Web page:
The final act of judgment includes the addition of cream. This, apparently, is a matter of chefs’ debate. The philosophy is that the cream should be added for extra body and flavour — not for texture. One must consider the flavours of the risotto. If they are very delicate (some kinds of fish or seafood — or poached poultry, perhaps) the heaviness of cream may actually mute the flavour. The cup of heavy cream added to our risotto — which was already rich and savoury from the truffle oil and duck — just added that extra touch of guilty pleasure.




stirring 010

Ghost Pines Chardonnay and Roasted Vegetable Salad

And I should just add a word about the wine. Our sommelier, Peter Kline from Bacchus Sommelier Services, paired the risotto with a New Zealand, Oyster Bay Pinot Noir, 2011 (LCBO #590414) because it was perfect with the duck confit that was served with the risotto. But he remarked, upon seeing the 2 lbs of butter (no, that’s not a typo’), that eventually found its way into the risotto, that the 2010 Ghost Pines Chardonnay (LCBO #308122) that he had served with the roasted vegetable salad, would also have made an interesting choice because of its buttery flavour.

Anyway, I’m leaving you with the recipe for the White Truffle and Cauliflower Risotto. If you want to make the duck confit and crispy mushrooms, you’re on your own!
E. Hujer


White Truffle and Cauliflower Risotto

from Chef Manny Ferreira, Earth to Table Bread Bar


white truffles

Italian white truffles

4 cups Arborio rice

1 large white onion, diced fine

2 cups white wine(Riesling)

3/4 cup olive oil

1 head cauliflower, broken into small florets

2 litres chicken or veggie stock

4 tbsp. white truffle oil

1/2 lb butter

4 cups fresh grated Parmesan

1 cup heavy cream (35%)

1 cup fresh chopped parsley

salt to taste



1)  Toss the cauliflower florets in a bowl with a pinch of salt and a few tablespoons olive oil.

2)  Spread out onto a baking sheet and bake at 350 degrees F. for 10 minutes.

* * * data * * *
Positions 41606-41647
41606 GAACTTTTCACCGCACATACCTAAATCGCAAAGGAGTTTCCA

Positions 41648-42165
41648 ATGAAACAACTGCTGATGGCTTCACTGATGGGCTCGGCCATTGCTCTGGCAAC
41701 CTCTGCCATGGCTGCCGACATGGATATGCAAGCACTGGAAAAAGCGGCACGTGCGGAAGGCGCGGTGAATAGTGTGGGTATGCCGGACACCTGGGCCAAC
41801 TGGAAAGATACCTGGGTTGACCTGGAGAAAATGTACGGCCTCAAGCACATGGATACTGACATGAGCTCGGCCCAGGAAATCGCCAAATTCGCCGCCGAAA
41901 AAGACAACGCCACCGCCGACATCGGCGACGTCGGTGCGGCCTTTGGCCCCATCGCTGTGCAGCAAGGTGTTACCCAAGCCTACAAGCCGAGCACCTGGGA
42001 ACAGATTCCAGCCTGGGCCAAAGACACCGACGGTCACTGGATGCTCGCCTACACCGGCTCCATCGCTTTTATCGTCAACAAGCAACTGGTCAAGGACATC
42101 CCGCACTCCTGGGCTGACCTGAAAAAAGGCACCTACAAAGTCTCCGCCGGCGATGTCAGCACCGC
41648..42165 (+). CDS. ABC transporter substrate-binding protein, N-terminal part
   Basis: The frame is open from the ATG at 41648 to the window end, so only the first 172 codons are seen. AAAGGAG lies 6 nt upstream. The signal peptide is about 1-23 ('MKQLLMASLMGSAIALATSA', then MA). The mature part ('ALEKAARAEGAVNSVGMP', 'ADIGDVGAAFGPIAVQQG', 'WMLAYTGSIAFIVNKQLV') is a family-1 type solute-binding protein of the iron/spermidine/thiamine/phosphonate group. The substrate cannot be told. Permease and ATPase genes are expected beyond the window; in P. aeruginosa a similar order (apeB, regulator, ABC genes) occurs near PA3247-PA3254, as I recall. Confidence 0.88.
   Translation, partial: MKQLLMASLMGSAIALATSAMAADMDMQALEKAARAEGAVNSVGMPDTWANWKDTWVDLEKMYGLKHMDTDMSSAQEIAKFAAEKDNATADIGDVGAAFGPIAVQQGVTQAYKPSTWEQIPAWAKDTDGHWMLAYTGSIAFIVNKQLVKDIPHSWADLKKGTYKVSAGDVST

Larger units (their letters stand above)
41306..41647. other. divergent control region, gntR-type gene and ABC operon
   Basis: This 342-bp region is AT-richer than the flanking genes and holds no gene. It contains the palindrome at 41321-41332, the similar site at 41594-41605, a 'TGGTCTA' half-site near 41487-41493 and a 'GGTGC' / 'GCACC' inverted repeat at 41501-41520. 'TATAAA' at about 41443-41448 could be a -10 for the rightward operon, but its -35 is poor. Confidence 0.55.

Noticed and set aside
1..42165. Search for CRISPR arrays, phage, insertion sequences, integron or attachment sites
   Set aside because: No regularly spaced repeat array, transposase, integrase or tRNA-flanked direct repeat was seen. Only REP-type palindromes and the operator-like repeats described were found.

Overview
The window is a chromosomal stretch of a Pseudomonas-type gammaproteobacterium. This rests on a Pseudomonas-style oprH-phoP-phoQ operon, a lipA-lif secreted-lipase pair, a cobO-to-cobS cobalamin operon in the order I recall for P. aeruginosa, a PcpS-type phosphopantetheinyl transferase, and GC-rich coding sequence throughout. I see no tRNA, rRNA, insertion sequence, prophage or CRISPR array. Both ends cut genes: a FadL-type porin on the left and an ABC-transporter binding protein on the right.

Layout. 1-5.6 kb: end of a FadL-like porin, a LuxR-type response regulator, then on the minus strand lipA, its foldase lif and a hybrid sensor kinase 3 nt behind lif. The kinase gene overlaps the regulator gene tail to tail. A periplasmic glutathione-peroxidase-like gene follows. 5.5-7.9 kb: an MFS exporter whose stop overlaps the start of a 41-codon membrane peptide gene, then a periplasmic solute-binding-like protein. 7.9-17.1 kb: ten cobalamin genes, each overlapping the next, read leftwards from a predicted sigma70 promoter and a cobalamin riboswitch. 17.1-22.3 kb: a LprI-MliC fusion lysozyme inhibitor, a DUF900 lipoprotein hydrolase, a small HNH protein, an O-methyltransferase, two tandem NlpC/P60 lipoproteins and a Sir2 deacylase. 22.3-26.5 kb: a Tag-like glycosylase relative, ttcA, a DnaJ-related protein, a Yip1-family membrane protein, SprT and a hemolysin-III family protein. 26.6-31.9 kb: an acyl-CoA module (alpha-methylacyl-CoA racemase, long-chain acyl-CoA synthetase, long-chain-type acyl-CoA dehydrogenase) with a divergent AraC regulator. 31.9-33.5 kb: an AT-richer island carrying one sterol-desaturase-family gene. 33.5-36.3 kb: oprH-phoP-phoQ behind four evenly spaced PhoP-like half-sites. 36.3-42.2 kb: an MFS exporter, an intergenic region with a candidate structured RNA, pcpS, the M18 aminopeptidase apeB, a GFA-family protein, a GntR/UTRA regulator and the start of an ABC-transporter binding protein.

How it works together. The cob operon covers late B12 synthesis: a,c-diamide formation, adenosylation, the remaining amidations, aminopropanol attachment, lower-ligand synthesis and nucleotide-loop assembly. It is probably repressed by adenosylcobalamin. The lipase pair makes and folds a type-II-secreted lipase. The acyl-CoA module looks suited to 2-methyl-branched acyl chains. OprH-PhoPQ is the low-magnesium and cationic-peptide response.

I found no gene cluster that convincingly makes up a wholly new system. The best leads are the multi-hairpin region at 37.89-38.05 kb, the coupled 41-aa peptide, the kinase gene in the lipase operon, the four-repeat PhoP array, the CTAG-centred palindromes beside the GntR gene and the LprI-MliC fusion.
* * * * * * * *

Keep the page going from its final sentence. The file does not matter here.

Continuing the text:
3)  Let cool.


1) In a large pot, heat the olive oil until hot

2)  Add the onions and cook at medium high, stirring until onions are soft. (Approximately 10 minutes.)

3)  Turn the heat down to medium and add rice.  Stir continually for another 5 minutes.

4)  Add wine and half the stock.

5)  You may want to turn the heat down a bit more.  Arborio rice is high in starch and will stick to the bottom and burn easily, so you are going to have to stay close and stir regularly.

6)  Season with a pinch of salt and add more stock if needed.

7)  Cook the rice until you see just a small bit of white in the centre of the grain or just slightly al dente.

8)  Mix in the cauliflower and truffle oil.

9)  At this point the rice should be fully cooked.

10)  Turn the heat off and add in the cream, butter and Parmesan.

11)  Mix in the parsley and season with salt if needed.

12)  The end result should be a creamy risotto.

Handy Tips:

1)  If the risotto is too stiff, just add a bit more stock.

2)  If too thin, then cook it out a bit longer.

3)  It is important not to add too much stock at once, but to add gradually when needed.

My Notes:

No, I haven’t cooked this by myself, but I did watch the chef.  As noted, he added crispy mushrooms and served this with duck confit.  This recipe made 24 good-sized servings with the duck, with some left over — so measure accordingly.  And throughout the cooking, more butter was incorporated into the recipe.